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1800-102-2727Using the conventional integral method to find the moment of inertia of a body about an axis parallel to the axis passing through the centre of mass is quite tedious. Thus to tackle such problems, some theorems are developed that are applicable under certain conditions but prove to be very effective. One such theorem is the parallel axis theorem which will be discussed here.
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The moment of inertia of a body about an axis parallel to a centroidal axis and separated by perpendicular distance 𝑑 is given by
$IYY\u2019=Icom+Md2$
Or
$\left({I}_{sys}\right)YY\u2019=\left(Isys\right)com+Md2$
Where,
(Isys)_{YY’} is the moment of inertia of the system about an axis YY’.
(I_{sys})_{com} is the moment of inertia of the system about an axis passing through the centre of mass and parallel to YY’.
The figure above shows a rigid body of mass M having centre of mass at origin denoted by COM. Suppose that we need to find the moment of inertia about the axis passing through point P and perpendicular to the plane. Consider a small element having mass dm at distance r from the origin. The other distances are as shown in the image.
Now, moment of inertia of elemental mass about axis passing through COM,
${I}_{CM}=\int dm{r}^{2}$
Similarly, MOI about axis passing through point P,
${I}_{P}=\int dm{a}^{2}$
From the image,
${a}^{2}={a}_{x}^{2}+{a}_{y}^{2}................\left(i\right)$
Also ${x}_{P}=x+{a}_{x}\Rightarrow {a}_{x}={x}_{P}-x$
Similarly, ay=y-yP
Putting in equation (i),
${a}^{2}=({x}_{P}-x{)}^{2}+(y-{y}_{P}{)}^{2}$
$\Rightarrow {I}_{P}=\int \left[\right({x}_{P}-x{)}^{2}+(y-{y}_{P}{)}^{2}]dm$
$\Rightarrow {I}_{P}=\int ({x}_{P}^{2}+{y}_{P}^{2})dm-\int 2{x}_{P}xdm-\int {2y}_{P}ydm+\int ({x}^{2}+{y}^{2})dm$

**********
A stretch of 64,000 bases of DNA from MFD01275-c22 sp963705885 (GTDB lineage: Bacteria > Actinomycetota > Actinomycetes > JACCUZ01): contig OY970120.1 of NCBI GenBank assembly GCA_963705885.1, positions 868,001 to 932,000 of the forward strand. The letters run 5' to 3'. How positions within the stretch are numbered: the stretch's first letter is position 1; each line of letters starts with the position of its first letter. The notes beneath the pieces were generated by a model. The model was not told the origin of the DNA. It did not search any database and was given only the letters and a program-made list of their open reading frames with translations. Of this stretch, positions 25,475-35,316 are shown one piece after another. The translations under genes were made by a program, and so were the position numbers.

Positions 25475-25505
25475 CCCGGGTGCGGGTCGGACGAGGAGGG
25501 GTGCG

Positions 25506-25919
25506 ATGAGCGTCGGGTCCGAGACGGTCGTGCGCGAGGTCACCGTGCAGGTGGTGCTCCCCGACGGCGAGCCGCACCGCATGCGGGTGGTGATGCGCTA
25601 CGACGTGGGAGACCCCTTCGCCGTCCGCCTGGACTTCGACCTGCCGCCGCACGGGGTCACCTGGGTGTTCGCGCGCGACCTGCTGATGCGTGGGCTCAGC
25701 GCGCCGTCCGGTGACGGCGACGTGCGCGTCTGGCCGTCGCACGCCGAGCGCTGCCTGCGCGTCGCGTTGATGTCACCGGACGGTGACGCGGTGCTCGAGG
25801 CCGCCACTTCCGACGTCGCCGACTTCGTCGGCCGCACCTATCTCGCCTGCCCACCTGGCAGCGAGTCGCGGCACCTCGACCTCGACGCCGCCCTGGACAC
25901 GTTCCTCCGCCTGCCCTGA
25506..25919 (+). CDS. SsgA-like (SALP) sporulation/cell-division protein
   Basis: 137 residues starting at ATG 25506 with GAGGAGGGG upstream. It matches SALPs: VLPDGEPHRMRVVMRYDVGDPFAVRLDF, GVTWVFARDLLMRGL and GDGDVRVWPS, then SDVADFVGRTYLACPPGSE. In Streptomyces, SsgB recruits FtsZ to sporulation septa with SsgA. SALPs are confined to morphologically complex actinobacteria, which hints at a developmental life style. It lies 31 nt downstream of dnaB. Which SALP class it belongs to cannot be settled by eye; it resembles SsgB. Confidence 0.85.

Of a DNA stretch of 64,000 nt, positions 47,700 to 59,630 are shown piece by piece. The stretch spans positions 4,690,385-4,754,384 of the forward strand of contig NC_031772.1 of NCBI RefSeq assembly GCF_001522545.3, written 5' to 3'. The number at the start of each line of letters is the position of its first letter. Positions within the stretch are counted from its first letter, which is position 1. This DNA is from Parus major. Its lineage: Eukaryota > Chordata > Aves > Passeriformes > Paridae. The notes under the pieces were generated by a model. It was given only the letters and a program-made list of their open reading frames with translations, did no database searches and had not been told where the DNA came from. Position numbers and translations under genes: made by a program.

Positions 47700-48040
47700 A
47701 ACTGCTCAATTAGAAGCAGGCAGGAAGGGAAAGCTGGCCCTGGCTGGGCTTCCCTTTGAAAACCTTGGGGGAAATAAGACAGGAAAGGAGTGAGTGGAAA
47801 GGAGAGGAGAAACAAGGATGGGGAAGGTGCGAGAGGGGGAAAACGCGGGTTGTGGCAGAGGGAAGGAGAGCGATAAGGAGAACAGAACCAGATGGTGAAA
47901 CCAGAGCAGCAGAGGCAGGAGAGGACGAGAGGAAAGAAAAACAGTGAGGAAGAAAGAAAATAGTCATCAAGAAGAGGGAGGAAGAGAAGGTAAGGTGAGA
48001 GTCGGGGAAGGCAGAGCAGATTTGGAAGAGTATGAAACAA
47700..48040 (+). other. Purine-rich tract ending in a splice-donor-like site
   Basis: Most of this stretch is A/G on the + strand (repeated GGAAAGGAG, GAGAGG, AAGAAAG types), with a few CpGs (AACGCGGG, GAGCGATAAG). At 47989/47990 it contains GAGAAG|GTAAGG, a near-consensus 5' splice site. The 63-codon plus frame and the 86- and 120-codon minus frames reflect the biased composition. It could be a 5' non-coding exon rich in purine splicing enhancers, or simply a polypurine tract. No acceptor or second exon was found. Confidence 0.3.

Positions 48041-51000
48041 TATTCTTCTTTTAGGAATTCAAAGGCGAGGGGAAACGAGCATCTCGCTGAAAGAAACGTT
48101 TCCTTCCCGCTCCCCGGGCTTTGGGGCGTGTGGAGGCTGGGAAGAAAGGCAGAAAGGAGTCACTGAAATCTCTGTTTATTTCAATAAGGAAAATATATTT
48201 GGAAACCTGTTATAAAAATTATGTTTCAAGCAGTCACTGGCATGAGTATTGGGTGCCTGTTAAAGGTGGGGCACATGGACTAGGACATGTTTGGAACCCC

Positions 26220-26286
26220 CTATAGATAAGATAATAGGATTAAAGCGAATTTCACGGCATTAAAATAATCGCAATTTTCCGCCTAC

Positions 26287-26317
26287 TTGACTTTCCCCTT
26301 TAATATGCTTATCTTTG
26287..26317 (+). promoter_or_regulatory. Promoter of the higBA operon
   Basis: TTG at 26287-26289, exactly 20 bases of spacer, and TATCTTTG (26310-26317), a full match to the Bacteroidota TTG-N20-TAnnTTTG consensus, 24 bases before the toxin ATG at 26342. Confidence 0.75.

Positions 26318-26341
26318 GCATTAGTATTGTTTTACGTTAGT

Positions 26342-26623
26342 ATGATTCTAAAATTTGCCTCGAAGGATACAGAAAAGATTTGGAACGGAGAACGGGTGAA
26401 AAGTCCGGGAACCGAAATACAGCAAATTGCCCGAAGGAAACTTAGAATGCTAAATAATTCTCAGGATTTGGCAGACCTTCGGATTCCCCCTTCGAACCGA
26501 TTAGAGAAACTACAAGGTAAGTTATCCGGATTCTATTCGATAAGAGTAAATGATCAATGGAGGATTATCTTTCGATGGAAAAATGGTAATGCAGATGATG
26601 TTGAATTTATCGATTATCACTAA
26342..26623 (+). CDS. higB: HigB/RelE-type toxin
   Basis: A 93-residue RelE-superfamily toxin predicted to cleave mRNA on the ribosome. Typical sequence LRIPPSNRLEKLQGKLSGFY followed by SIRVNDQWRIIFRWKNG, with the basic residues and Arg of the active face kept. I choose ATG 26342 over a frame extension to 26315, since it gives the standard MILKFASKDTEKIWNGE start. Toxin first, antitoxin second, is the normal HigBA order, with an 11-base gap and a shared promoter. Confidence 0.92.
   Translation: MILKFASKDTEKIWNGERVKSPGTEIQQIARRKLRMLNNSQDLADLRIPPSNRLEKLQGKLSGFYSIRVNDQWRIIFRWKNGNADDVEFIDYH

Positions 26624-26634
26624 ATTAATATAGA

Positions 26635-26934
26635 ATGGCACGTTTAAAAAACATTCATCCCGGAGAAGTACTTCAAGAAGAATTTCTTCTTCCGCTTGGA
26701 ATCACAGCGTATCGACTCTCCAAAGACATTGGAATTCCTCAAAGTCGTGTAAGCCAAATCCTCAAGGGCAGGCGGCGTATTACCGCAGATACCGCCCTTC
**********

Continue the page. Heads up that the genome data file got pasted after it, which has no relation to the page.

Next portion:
Now the elemental mass can be at different points but the position of the axis remains the same. Therefore xP and yP remains constant.
$\Rightarrow {I}_{P}=({x}_{P}^{2}+{y}_{P}^{2})\int dm-2{x}_{P}\int xdm-2{y}_{P}\int ydm+\int ({x}^{2}+{y}^{2})dm$
Since centre of mass is located at origin, therefore xdm=0 and ydm=0
Thus equation becomes,
$\Rightarrow {I}_{P}=({x}_{P}^{2}+{y}_{P}^{2})\int dm+\int ({x}^{2}+{y}^{2})dm$
$\Rightarrow {I}_{P}={D}^{2}M+\int {r}^{2}dm$
$\Rightarrow {I}_{P}={D}^{2}M+{I}_{CM}$
Q. A hollow cubical box is having mass M and side a. What will be the moment of inertia of the box about an axis passing through the centres of two opposite faces?
A.The hollow cubical box can be assumed to be an arrangement of 6 identical square plates each having mass m and side a
Assume each plate of mass m.
Hence M=6m
Moment of inertia of square plate (perpendicular to its plane) about axis through COM is ma26
Axis of rotation passes through the centre of mass of two square plates (1) and (2) facing opposite to each other.
Therefore,
${I}_{2}={I}_{1}=\frac{m{a}^{2}}{6}............\left(1\right)$
MOI of a square plate about axis passing through COM and parallel to its plane is
$I=\frac{m{a}^{2}}{12}$
and the remaining 4 plates have a distance of a2 from the cube axis.
MOI of plate (3), (4), (5) and (6) about cube axis by parallel axis theorem is
${I}_{3}={I}_{4}={I}_{5}={I}_{6}=\frac{m{a}^{2}}{12}+m{\left(\frac{a}{2}\right)}^{2}=\frac{m{a}^{2}}{3}$
Therefore, total MOI about cube axis is
${I={I}_{1}+{I}_{2}+I}_{3}+{I}_{4}+{I}_{5}+{I}_{6}$
${I=2{I}_{1}+4I}_{3}$
$I=2\times \frac{m{a}^{2}}{6}+4\times \frac{m{a}^{2}}{3}=\frac{5m{a}^{2}}{3}$
Here, $m=\frac{M}{6}$
Hence, $I=\frac{5M{a}^{2}}{18}$
Q. From a uniform mass density disc having radius 2R a disc having diameter 2R is removed as shown in the figure. The moments of inertia of this lamina about an axis passing through O and P and perpendicular to the plane of disc are Io and IP respectively. Find the ratio IPIO.
A.Assume the mass of bigger disc is M
Hence, mass of removed disc is m
Since disc has uniform mass density,
$\frac{M}{\pi (2R{)}^{2}}=\frac{m}{\pi (R{)}^{2}}$